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Some results on the generalized Mittag-Leffler function operator

Journal of Inequalities and Applications20132013:33

https://doi.org/10.1186/1029-242X-2013-33

Received: 25 October 2012

Accepted: 13 January 2013

Published: 29 January 2013

Abstract

This paper is devoted to the study of a generalized Mittag-Leffler function operator introduced by Shukla and Prajapati (J. Math. Anal. Appl. 336:797-811, 2007). Laplace and Mellin transforms of this operator are investigated in this paper. Some special cases of the established results are also deduced as corollaries. The results obtained are useful where the Mittag-Leffler function occurs naturally.

MSC:33E12, 26A33, 44A45.

Keywords

generalized Mittag-Leffler functionLaplace transformMellin transformH-functiongeneralized Wright function

1 Introduction

In 1903, the Swedish mathematician Mittag-Leffler [1, 2] introduced the function
E α ( z ) = n = 0 z n Γ ( α n + 1 ) ( α C ; Re ( α ) > 0 ) .
(1.1)
A generalization of (1.1) was given by Wiman [3] in 1905 in the form
E α , β ( z ) = n = 0 z n Γ ( α n + β ) ( α , β C ; Re ( α ) > 0 , Re ( β ) > 0 ) .
(1.2)
In 1971, in connection with the solution of certain singular integral equations, a further interesting and useful generalization of (1.2) was introduced by Prabhakar [4] in the form
(1.3)
where ( γ ) n is the Pochhammer symbol defined by
( γ ) 0 = 1 ; ( γ ) n = γ ( γ + 1 ) ( γ + n 1 ) = Γ ( γ + n ) Γ ( γ ) ; γ 0 .
(1.4)
A generalization of (1.3) is given by Shukla and Prajapati [5] in the following form:
E α , β γ , q ( z ) = n = 0 ( γ ) q n z n Γ ( α n + β ) n ! ,
(1.5)

where ( α , β , γ C ; Re ( α ) > 0 , Re ( β ) > 0 , Re ( γ ) > 0 , q ( 0 , 1 ) N ).

The above generalization studied by Shukla and Prajapati is shown in a series of papers [58]. A generalization of Mittag-Leffler functions defined by (1.3) and (1.5) is introduced and studied by Srivastava and Tomovski [9] in the form
E α , β γ , κ ( z ) = n = 0 ( γ ) n κ z n Γ ( α n + β ) n ! ,
(1.6)
where α , β , γ , κ C ; Re ( α ) = Re ( κ ) 1 > 0 , Re ( β ) > 0 , Re ( γ ) > 0 , Re ( κ ) > 0 and the Pochhammer symbol for λ , μ C is defined by
( λ ) μ = Γ ( λ + μ ) Γ ( λ ) = { 1 ( μ = 0 , λ C { 0 } ) ; λ ( λ + 1 ) ( λ + n 1 ) , μ = n N ; λ C .
(1.7)
The object of this paper is to derive the Laplace and Mellin transforms of the following integral operator associated with the generalized Mittag-Leffler function, defined by Shukla and Prajapati [6] as well as Srivastava and Tomovski [9], in the next sections:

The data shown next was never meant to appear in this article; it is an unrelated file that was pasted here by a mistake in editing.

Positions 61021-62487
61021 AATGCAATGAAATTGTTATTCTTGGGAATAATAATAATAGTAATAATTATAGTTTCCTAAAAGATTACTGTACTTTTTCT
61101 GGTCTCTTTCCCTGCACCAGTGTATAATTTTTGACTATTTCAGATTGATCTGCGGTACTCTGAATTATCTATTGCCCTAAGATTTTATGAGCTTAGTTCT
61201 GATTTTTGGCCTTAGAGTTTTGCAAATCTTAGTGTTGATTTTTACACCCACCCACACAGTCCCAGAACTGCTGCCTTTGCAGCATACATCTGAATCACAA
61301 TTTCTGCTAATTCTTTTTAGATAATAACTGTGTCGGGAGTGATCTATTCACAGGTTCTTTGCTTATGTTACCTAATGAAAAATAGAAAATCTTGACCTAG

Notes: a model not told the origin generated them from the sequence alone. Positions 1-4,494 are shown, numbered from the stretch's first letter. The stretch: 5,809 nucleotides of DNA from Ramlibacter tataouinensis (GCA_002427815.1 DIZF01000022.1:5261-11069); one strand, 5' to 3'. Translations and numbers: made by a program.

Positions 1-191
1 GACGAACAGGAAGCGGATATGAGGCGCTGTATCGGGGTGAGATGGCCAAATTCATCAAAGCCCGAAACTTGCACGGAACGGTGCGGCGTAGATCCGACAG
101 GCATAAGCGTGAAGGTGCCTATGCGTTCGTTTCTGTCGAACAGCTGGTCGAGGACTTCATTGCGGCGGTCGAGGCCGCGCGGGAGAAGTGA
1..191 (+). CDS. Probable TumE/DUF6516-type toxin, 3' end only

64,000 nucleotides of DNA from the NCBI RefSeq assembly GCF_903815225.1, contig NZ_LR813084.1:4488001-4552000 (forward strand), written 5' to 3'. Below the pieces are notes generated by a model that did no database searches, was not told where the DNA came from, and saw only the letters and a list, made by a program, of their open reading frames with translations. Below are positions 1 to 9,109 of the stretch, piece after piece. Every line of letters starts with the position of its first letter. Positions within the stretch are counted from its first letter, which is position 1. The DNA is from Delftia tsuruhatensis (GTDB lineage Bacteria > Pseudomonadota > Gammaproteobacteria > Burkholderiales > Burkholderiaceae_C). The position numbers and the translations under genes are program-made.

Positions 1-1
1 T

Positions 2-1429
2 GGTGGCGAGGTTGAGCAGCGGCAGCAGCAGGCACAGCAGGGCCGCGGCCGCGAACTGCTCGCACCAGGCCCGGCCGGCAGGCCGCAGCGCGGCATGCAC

( E α , β , ω ; 0 + γ , q f ) ( x ) = 0 x ( x t ) β 1 E α , β γ , q [ w ( x t ) α ] f ( t ) d t ,
(1.8)

where α , β , γ C ; Re ( α ) > 0 , Re ( β ) > 0 , Re ( γ ) > 0 ; q ( 0 , 1 ) N .

Shukla and Prajapati [6] have shown that the Mellin-Barnes integral for the function defined by (1.5) is given by
E α , β γ , q ( z ) = 1 2 π i Γ ( γ ) i i Γ ( ξ ) Γ ( γ + q ξ ) Γ ( α ξ + β ) ( z ) ξ d ξ .
(1.9)
As γ 0 , then by virtue of the limit formula,
lim γ 0 E α , β γ ( z ) = 1 Γ ( β )
(1.10)
reduces to the familiar Reimann-Liouville fractional integral
( I 0 + α f ) ( x ) = 1 Γ ( α ) 0 x ( x t ) α 1 f ( t ) d t ( α C , Re ( α ) > 0 ) .
(1.11)
In the following, we will use the representation of a high transcendental function in terms of the so-called H-function defined as [10]
H p , q m , n [ z ( a 1 , A 1 ) , , ( a p , A p ) ( b 1 , B 1 ) , , ( b q , B q ) ] = 1 2 π i L θ ( ξ ) z ξ d ξ ,
(1.12)
where
θ ( ξ ) = [ j = 1 m Γ ( b j + B j ξ ) ] [ j = 1 n Γ ( 1 a j A j ξ ) ] [ j = m + 1 q Γ ( 1 b j B j ξ ) ] [ j = n + 1 p Γ ( a j + A j ξ ) ] ,
(1.13)
and an empty product is always interpreted as unity; m , n , p , q N 0 with 0 n p , 1 m q , A i , B j R + , a i , b j R or ( i = 1 , , p ; j = 1 , , q ) such that
A i ( b j + k ) B j ( a i l 1 ) ( k , l N 0 ; i = 1 , , n ; j = 1 , , m ) .
(1.14)

The contour L is the path of integration in the complex ξ-plane running from γ i to γ + i for some real number γ.

2 Mellin transform of the operator (1.8)

Theorem 2.1 It is shown here that
M { ( E α , β , ω ; 0 + γ , q f ) ( x ) ; s } = 1 Γ ( γ ) Γ ( 1 s ) H 1 , 2 2 , 1 [ w t α ( 1 γ , q ) ( 0 , 1 ) , ( 1 s β , α ) ] M { t β f ( t ) ; s } ,
(2.1)

where ( Re ( α ) > 0 , Re ( β ) > 0 , Re ( γ ) > 0 ); q ( 0 , 1 ) N , Re ( 1 s β ) > 0 and H 1 , 2 2 , 1 ( ) is the H-function defined by (1.12).

Proof

Mellin transform is defined as
M { f ( x ) ; s } = 0 x s 1 f ( x ) d x .
Therefore, we have